Editor’s note: This market commentary is provided by the Dairy Division at FCStone/Downes-O'Neill in Chicago, Ill.
For the first time in months, open interest soared on a big price-declining day and it appeared that after having been quiet, producers came in selling yesterday. Nearly 400 of the 1,928 Class III contracts that traded Thursday did so Wednesday night in an unusual display of activity in the deferred contracts of 2012. We suspect that it was commercial buy interest that kept prices busy and eventually led to a firm opening for the nearby Class III contracts. For the 2011 contracts, however, that all faded as prices turned lower by mid-day and we expect the selling pressure likely had little to do with the concurrent stock market crash.
Instead, traders were dealt a one-two punch of largely weaker USDA International prices and a slightly weaker CME spot block, which drifted 1.75 cents lower uncontested by buyers. Additionally, the Bank of Japan announced the flexing of their own monetary muscle this week, which weakened their currency to entice export business. This helped propel the U.S. dollar skyward and provided a stiff headwind to U.S. commodity markets in general.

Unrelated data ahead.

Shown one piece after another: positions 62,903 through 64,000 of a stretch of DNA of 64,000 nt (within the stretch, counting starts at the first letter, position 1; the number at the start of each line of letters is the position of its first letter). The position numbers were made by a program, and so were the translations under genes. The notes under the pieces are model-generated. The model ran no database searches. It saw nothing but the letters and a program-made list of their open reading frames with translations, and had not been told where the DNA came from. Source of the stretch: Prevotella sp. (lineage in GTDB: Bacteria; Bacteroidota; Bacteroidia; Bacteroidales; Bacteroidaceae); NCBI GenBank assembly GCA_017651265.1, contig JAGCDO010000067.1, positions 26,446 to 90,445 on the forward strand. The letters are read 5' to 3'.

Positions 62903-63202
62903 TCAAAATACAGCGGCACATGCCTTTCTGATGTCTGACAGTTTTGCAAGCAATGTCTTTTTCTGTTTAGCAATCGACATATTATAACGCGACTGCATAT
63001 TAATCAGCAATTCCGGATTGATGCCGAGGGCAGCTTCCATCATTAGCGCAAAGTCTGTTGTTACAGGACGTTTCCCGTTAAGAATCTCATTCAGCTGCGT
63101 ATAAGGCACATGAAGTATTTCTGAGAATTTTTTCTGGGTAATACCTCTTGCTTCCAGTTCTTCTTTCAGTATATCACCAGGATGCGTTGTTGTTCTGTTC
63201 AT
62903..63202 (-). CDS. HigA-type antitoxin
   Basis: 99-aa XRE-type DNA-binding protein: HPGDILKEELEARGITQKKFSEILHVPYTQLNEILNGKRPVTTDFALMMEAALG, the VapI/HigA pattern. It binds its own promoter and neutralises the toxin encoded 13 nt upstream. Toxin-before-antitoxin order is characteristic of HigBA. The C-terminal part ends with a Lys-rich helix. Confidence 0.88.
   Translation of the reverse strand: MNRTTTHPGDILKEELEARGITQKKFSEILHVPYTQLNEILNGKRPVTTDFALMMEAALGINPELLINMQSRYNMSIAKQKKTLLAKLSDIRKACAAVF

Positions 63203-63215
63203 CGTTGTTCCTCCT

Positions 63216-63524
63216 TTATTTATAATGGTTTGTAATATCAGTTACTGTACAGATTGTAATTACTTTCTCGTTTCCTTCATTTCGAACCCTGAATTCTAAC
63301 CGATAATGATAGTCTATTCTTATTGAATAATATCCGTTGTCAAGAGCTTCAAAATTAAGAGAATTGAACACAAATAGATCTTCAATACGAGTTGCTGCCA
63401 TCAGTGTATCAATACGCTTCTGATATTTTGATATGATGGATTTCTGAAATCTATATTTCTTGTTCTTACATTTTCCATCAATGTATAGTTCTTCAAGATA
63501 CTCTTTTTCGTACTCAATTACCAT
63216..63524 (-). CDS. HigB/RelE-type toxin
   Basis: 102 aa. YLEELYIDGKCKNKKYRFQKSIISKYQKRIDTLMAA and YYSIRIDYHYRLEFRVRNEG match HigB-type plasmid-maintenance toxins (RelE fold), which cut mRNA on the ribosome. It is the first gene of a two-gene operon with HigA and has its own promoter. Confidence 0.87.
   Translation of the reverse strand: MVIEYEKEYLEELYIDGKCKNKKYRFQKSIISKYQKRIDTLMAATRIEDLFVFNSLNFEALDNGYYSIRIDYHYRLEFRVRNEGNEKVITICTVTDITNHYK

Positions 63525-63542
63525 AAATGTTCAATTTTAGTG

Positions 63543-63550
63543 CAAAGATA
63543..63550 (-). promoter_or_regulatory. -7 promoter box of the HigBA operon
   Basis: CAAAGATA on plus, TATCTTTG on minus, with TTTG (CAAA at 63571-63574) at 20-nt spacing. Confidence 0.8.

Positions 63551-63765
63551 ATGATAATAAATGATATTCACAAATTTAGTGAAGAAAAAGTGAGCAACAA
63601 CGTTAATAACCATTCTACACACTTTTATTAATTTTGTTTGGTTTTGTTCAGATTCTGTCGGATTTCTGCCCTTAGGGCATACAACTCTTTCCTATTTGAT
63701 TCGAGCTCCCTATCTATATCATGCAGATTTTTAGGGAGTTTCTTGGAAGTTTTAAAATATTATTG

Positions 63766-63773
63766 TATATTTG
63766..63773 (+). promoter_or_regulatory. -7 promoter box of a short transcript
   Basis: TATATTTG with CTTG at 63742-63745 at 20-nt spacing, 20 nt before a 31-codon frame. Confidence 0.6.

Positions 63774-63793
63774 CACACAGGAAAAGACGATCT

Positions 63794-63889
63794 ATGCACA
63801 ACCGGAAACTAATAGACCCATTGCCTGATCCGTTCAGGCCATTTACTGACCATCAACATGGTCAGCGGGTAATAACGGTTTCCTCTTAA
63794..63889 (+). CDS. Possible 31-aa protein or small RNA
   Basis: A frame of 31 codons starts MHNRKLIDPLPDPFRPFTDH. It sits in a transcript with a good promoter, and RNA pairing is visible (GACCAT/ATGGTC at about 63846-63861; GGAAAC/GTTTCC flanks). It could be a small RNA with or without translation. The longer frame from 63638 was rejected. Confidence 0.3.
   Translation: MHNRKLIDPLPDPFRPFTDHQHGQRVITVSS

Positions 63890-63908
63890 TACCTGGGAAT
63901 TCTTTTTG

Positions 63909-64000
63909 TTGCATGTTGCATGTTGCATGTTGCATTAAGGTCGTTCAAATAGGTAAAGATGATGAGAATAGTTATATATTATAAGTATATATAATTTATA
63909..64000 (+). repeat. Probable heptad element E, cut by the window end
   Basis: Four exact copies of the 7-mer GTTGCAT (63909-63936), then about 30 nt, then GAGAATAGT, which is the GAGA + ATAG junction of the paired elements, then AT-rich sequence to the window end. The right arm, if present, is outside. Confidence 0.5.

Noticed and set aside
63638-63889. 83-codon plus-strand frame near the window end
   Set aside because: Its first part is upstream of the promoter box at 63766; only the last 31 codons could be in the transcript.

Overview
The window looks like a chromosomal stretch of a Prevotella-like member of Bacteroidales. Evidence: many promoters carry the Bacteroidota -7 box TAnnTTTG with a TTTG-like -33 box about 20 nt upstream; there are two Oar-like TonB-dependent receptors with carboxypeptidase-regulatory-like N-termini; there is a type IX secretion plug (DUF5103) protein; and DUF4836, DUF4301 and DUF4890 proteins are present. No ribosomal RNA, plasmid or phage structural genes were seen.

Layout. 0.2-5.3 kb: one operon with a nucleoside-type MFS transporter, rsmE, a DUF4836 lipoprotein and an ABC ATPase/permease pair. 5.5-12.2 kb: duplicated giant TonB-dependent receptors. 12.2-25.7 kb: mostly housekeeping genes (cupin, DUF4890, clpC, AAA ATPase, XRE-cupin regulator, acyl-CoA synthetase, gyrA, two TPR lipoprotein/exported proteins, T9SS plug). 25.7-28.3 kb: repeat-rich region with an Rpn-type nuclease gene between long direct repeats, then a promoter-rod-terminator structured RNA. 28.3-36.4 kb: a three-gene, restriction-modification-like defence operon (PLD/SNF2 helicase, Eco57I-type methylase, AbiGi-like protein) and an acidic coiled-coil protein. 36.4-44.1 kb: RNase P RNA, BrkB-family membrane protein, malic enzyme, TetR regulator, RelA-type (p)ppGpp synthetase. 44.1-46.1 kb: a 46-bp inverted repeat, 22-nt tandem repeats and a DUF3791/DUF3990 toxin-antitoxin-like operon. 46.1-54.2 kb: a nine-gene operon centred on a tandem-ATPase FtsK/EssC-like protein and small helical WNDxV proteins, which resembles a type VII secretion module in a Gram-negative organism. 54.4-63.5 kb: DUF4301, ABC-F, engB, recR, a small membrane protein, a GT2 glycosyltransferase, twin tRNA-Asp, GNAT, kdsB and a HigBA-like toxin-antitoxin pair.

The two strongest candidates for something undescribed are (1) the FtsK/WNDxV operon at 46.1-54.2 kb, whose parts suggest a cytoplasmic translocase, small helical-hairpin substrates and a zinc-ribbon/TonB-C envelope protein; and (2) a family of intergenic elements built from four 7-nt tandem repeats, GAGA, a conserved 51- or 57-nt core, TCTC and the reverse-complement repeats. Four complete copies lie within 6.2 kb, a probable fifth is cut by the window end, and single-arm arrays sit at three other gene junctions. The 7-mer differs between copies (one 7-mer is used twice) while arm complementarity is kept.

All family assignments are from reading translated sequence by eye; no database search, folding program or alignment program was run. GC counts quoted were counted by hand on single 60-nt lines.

Class III prices fell to key areas of technical support, but by the end of the day 2011 contracts still finished 13 to 26 cents lower with the exception of July and August. 2012 prices remained propped by consistent buy interest and another day of quiet producer sell interest in a steeply discounted forward futures curve. Until futures trade below more meaningful levels of technical support, Class III prices are likely to be choppy.
Market bulls continue to lean on the weather and available milk supplies tightening as schools gear up for fall session. Schools re-opening and competing with cheese manufacturers for available milk is a concern every year. This year will be no different and, given some production short-falls, school demand may have a more important impact on tightening up supplies. For the time being, however, it appears as though this concern has already been priced into the futures market — and potentially the CME spot market.
Having run out of gas from Tuesday’s limit-up move in corn, grain market bulls have fought an uphill battle for the past two days. As for yesterday, however, the sharp rally for the U.S. dollar was just the start of the negative trader bias. Export sales, too, left market bulls holding the hot potato.
Traders have already baked in the lowest of corn yield estimates, Informa estimates released yesterday were bearish to the market with their yield estimates well above what the market expected and not all that far behind the USDA. Throw on top of that the economic meltdown that QEI and QEII staved off, and you have a sell-market that still is just chopping around and not showing any true trend, but with a technical formation appearing like a possible double top.